Wednesday, March 28, 2018

How to save 88% on power

Check out the blue and red boxes on this energy sticker (for our washing machine).

energy rating sticker for a washing machine

Those numbers (55 and 464) represent the energy needed for cold and hot washes. Quick maths shows the blue number is 88% less than the red number.

To put that another way, the hot wash uses more than 8 times as much energy. Surely this is a no-brainer.

For cold washes that's a yearly total of $14.85 in electricity. If we used hot water, that number would surge to $125.28. Woah, that's a big difference.

The cold wash button is a real saver.

Wednesday, March 21, 2018

Choosing the right lights

Often there's a mental barrier to getting energy-saving lights. They cost money.

Is it worth it?

Yes. Even if you're renting. For your main lights, most upgrades make their money back in less than a year.

The Checkout did the maths for a light that's on 5 hours per night at a price of 30 cents/kWh.

How much do I save with an energy-saving light

A six dollar bulb can save you around $20 every year! That's an amazing return on your money.

Plus they also last longer. So in the long run you save even more by not having to replace them as often.



The video also mentions the Light Bulb Saver app. It's handy for calculating the saving for your particular situation and is available on Google Play and iTunes.

Wednesday, March 14, 2018

5% off power thanks to renewables

Powershop, the energy retailer that loves renewable energy, has just announced a 5% price-cut "all thanks to renewable energy".

CEO Ed McManus says it's because they've managed to get really good price deals with new wind and solar farms.

“The price that we get the energy from these new wind and solar farms is cheaper than the energy we can get from the normal wholesale market day to day.”

See the video for more information or read more details of the power stations.


At the moment this price-cut is for Victorian customers only, with NSW and Queensland customers to expect a lower price around mid-year.

Monday, March 12, 2018

An unprecedented 5 years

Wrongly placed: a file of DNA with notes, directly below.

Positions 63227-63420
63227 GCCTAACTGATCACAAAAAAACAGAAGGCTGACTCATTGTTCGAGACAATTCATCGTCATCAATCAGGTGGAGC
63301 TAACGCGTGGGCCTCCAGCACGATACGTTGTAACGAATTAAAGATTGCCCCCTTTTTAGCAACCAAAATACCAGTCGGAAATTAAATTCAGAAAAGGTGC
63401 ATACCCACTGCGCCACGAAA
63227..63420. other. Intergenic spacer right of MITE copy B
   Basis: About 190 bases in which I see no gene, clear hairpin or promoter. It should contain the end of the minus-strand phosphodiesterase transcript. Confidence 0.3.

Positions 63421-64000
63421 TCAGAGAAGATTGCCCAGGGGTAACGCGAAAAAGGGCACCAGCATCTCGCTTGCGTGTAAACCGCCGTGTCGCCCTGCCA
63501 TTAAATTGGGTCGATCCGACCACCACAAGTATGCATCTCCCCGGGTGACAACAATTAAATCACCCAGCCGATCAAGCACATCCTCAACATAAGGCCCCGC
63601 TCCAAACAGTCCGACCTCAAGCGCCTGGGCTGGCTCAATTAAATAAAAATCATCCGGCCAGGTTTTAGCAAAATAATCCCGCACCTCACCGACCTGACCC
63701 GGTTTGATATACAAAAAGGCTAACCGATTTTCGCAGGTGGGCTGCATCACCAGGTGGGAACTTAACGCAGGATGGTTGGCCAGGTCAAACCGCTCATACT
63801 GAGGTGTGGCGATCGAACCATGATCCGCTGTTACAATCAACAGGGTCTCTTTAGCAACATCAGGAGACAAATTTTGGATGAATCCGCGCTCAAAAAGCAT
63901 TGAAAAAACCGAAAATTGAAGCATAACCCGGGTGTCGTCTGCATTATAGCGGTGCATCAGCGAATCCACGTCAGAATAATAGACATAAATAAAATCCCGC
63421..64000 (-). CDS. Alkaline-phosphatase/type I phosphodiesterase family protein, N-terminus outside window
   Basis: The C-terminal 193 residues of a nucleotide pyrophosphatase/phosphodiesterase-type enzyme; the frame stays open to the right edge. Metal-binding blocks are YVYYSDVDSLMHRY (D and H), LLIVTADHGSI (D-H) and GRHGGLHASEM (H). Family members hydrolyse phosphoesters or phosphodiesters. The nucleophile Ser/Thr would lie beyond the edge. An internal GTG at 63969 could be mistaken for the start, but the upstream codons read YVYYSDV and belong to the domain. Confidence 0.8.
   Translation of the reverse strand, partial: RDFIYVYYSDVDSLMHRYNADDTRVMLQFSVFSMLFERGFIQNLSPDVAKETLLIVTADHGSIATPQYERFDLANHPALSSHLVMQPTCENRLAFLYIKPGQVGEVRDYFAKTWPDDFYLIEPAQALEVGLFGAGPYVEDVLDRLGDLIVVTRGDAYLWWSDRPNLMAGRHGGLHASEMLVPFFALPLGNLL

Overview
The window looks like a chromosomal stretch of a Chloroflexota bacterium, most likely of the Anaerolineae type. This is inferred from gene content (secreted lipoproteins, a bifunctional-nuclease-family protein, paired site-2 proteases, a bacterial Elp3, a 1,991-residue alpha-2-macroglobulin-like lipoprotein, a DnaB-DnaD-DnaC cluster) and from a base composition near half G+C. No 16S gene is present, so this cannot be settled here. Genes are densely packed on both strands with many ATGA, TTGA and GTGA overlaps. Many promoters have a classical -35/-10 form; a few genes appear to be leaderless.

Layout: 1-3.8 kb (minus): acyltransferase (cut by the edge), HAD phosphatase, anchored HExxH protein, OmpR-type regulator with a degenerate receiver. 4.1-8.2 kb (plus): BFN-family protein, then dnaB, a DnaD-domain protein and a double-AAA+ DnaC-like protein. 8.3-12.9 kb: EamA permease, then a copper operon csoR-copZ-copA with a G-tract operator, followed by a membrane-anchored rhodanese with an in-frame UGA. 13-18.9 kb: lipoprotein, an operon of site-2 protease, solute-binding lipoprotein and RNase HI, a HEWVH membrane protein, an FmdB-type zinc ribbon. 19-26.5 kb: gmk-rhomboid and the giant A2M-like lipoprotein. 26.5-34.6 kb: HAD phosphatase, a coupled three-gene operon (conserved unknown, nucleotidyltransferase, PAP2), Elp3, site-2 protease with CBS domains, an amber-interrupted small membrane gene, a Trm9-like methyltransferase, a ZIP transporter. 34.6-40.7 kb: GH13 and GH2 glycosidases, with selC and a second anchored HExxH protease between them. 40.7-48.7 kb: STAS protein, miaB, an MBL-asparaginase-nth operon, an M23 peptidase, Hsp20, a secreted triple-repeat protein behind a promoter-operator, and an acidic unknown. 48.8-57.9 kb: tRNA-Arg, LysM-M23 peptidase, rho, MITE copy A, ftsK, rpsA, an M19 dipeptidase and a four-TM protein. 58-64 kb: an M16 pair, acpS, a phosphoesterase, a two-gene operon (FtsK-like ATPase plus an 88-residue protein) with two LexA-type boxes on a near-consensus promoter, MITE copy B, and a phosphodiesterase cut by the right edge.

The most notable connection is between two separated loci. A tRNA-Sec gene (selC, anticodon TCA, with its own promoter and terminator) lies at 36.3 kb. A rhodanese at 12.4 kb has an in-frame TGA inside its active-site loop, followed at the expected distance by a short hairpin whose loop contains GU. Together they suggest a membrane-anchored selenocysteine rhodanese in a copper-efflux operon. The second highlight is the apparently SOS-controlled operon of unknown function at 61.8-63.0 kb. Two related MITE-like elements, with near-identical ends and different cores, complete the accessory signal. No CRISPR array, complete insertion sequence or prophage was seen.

The last 5 years (2013-2017) is officially the hottest period on record. More details are in the Climate Council's report "2017: Record-breaking Year for Heat and Extreme Weather".

This heat graph really tells the story.


There's a bit of variation from year to year. Often are El Nino years are a bit hotter and La Nina years not so much. This next graph colours the El Nino and La Nina years differently. We can see that even La Nina years (blue) are getting hotter, as are the El Nino years and neutral years. Which ever way we look at it we are entering uncharted territory.


The report also found that
  • 2017 was the third hottest year ever recorded, and the hottest year in which temperatures have not been boosted by an El Niño event.
  • The world’s 10 hottest years on record have all occurred since 1998 and 17 of the 18 hottest years on record have occurred this century.
  • 2017 was Australia’s third hottest year on record.
  • Seven of the ten hottest years on record in Australia have happened since 2005. Five of the seven have occurred the past five years.
  • 2017 broke records for hot, dry conditions with more than 260 heat and low rainfall records broken throughout winter.
  • The increasing global heat, driven primarily by the burning of fossil fuels, exacerbated extreme weather events around the globe and in Australia in 2017.
Here's an infographic of the effects in Australia in 2017 alone.
impact of extreme heat in Australia 2017


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